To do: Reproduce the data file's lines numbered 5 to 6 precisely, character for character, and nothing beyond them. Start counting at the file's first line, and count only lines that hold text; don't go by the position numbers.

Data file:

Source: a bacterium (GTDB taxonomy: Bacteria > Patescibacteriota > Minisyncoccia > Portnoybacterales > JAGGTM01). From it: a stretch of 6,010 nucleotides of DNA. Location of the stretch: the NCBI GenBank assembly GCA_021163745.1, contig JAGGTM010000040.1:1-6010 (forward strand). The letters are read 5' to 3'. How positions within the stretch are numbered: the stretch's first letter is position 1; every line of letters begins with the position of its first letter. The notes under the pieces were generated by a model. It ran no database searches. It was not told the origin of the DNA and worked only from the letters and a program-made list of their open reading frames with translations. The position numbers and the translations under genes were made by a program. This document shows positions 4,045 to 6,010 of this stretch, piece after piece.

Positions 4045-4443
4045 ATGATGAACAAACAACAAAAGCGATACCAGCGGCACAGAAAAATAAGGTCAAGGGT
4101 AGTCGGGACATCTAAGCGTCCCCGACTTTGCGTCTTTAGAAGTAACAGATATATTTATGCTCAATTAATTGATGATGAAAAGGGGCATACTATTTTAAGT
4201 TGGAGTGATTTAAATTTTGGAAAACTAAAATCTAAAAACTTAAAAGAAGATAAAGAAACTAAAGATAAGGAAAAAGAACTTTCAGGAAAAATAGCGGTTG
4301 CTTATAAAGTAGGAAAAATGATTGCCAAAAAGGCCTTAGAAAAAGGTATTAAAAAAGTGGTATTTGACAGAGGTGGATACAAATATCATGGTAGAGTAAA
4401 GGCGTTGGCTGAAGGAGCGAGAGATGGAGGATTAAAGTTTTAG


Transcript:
4201 TGGAGTGATTTAAATTTTGGAAAACTAAAATCTAAAAACTTAAAAGAAGATAAAGAAACTAAAGATAAGGAAAAAGAACTTTCAGGAAAAATAGCGGTTG
4301 CTTATAAAGTAGGAAAAATGATTGCCAAAAAGGCCTTAGAAAAAGGTATTAAAAAAGTGGTATTTGACAGAGGTGGATACAAATATCATGGTAGAGTAAA